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View Full Version : Rendering super high res (30k pixels wide) - trick



Hieron
05-01-2010, 04:38 PM
Could've sworn I wrote this down before, but guess not so here goes as I think some may find it usefull:

I needed to render a shot for a 6 meters wide print at 150 dpi and thus needed about 30k pixels x10k rendered. LW doesn't want anything above 16k pixels dimensions and I wasn't really ready to go for a plugin at this short notice so I went for the shift camera which worked a treat and allows rendering over a renderfarm easily.

The workflow is:
1-Set up your scene normally
2-Increase the focal length of the camera x3. Thus you now only see 1/9the of the original shot. The exact middle, we will render all 9 pieces though.
3-Set the camera to shift camera go to the options panel and turn off "use cam pitch". You should now have the same shot as you had in step 2.
4-Now use the enveloppes to the horizontal and vertical pitch to "scan" the camera view over the 9 subframes you need. So go to -1, -1 at frame 1. -1, 0 at frame 2, -1,1 at frame 3, 0,-1 at frame 4 etc etc.
5-To allow blending, don't use 1 but 0,98. Leaving a 0,02 overlap which can be used to blend with in Pshop so no odd edges show up for whatever reason or plugin not playing along (who knows).
6-Render frame 1 to 9 :)

That way each frame is "only" 10k x 3.3k pixels which LW allows and is much easier to chew. If you need smaller subframes, don't use a x3 focal length but x5 for instance. It is not that hard to setup, and once done just save the camera and use it again later.

Unless I'm stating the completely obvious here :)

The scene with a camera set up that way for the x3 version:

84490

Resolutions and aspect ratios can be easily changed and it will all work fine. Check frame 0 for the full view and composition.

Chris S. (Fez)
05-01-2010, 05:00 PM
Interesting. Thanks for sharing.

There are a couple free scripts that automate a similar process. Split Render was one that worked particularly well that may or may not still be available...

At that size do you think you could get away with 100 dpi? At what size do you stop rendering 300 dpi?

kojean
05-01-2010, 11:26 PM
I think this tutorial by Thomas Mangold describes a similar method:

Tutorial on how to render high res without pain (http://www.newtek.com/forums/showthread.php?p=446873#post446873)


There are a couple free scripts that automate a similar process. Split Render was one that worked particularly well that may or may not still be available...
I was looking around for that old SplitRender plugin recently, but I couldn't find any working links. Does anyone happen to have a copy?

I think the latest might have been SplitRender 1.2 (Frenchwave-Splitrender.p) from this page:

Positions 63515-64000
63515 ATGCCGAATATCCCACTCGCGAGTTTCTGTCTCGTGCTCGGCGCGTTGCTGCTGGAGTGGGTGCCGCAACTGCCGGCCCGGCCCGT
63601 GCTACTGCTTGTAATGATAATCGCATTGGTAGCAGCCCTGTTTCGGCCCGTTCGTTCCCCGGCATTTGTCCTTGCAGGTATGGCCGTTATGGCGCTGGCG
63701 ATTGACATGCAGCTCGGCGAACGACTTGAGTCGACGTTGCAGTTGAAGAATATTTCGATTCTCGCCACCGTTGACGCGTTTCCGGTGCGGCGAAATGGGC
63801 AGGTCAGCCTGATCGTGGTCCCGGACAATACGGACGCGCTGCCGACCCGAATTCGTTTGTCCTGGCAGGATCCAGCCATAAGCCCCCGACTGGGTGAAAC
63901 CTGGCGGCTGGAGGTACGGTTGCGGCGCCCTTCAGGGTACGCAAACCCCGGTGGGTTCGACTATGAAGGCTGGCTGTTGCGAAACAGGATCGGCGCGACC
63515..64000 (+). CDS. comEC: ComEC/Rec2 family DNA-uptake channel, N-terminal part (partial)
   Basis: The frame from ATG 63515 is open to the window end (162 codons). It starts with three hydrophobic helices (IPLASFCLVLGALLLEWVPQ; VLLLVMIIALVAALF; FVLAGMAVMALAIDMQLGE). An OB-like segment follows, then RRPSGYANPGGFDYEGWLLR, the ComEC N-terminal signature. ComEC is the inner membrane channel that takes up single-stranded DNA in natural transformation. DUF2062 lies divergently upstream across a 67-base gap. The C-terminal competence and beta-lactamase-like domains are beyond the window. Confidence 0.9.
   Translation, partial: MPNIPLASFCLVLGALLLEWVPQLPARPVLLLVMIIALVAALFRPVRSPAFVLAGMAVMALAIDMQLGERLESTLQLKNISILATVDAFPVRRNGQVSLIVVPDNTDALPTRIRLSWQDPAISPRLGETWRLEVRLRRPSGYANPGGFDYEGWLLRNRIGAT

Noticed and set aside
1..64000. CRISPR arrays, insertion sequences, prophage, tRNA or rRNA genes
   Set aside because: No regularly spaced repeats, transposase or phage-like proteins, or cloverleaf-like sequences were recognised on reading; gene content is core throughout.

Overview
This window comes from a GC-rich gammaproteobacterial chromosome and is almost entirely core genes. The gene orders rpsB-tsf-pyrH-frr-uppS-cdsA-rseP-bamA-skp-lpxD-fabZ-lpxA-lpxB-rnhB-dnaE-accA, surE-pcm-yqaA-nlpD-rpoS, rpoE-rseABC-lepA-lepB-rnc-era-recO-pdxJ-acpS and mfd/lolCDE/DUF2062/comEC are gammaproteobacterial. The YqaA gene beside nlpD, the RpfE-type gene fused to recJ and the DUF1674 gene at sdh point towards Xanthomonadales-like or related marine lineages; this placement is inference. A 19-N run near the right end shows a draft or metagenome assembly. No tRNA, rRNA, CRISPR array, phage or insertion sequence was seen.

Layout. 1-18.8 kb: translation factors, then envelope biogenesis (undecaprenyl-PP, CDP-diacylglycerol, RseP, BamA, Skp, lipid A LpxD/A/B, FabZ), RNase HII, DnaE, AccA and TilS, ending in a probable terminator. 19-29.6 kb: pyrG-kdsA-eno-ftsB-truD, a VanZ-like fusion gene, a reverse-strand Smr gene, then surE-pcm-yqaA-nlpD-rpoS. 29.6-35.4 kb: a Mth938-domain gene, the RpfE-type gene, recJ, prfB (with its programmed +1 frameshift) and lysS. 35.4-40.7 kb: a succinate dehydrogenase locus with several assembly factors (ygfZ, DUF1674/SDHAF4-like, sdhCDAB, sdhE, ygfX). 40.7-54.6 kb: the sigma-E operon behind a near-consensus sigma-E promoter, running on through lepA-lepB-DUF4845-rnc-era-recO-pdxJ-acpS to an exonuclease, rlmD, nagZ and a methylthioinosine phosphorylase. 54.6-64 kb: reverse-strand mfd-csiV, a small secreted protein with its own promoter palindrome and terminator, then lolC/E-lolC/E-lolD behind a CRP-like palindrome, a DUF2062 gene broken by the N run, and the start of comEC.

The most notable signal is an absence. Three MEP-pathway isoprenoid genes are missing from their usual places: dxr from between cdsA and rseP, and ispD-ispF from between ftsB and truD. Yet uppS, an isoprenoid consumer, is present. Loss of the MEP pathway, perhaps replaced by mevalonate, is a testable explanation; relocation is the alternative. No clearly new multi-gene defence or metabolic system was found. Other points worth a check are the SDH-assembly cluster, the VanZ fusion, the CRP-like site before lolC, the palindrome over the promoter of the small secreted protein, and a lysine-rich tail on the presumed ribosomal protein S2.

frenchwave.org archive (http://web.archive.org/web/20050203182352/http://frenchwave.org/SplitRender/)

SplitRender Post from 2003 (http://www.newtek.com/forums/showthread.php?t=8506)

SplitRender Flay page (http://www.flay.com/GetDetail.cfm?ID=1641)

erikals
05-02-2010, 01:04 AM
just use limited region and render four smaller squares (4 times)
upperleft, upperright, lowerleft, lowerright

stitch these 4 together in PS

JonW
05-02-2010, 04:30 AM
What distance will the final image be viewed from?

It is surprising just how low the DPI is on some of these huge images. You would never even know unless you looked at them at a much closer distance than they were intended to be viewed from.

Hieron
05-02-2010, 06:44 AM
just use limited region and render four smaller squares (4 times)
upperleft, upperright, lowerleft, lowerright

stitch these 4 together in PS


That leaves room for accidents and mistakes, and is trickier to get a nice exact overlap. And doesn't work easily with a renderfarm..

And does that allow 30k pixels?



I think this tutorial by Thomas Mangold describes a similar method:

Tutorial on how to render high res without pain (http://www.newtek.com/forums/showthread.php?p=446873#post446873)

Unless I am missing something here, this is sort of the same idea but my suggestion is waay simpler. Let me quote some points in that .pdf:

17 steps and math:
-"use trigonometry to calculate the exact position on the Z-axis"
-"memorize the angle"
-"Get the tangent"
-"Get the reciprocal"
-"this is the exact position of the lens plane"
-"all numbers are only examples" (mine is universal)

Sure, the resulting idea is the same "moving the backplane" but mine is easier and is universal, numbers transfer to any project. Heck you could just "load item from scene" on that camera in the scene and never worry about how it is setup and just make frame 0 the view you want and let it render 1 to 8.

I guess Shift Camera came later than Advanced Camera, otherwise Thomas would surely have used the suggestion I did.



What distance will the final image be viewed from?

It is surprising just how low the DPI is on some of these huge images. You would never even know unless you looked at them at a much closer distance than they were intended to be viewed from.

Pretty close by.

This is not a banner or anything, it is a huge render of an area that people will stand at <1 meter from if they want (and did). I agree that (alot) lower resolution is fine when people will only see the whole for instance, but here people walk right up to it to point at their own office building etc.

I tested DPI requirements by printing (at real size ofcourse) on A3 and checking that.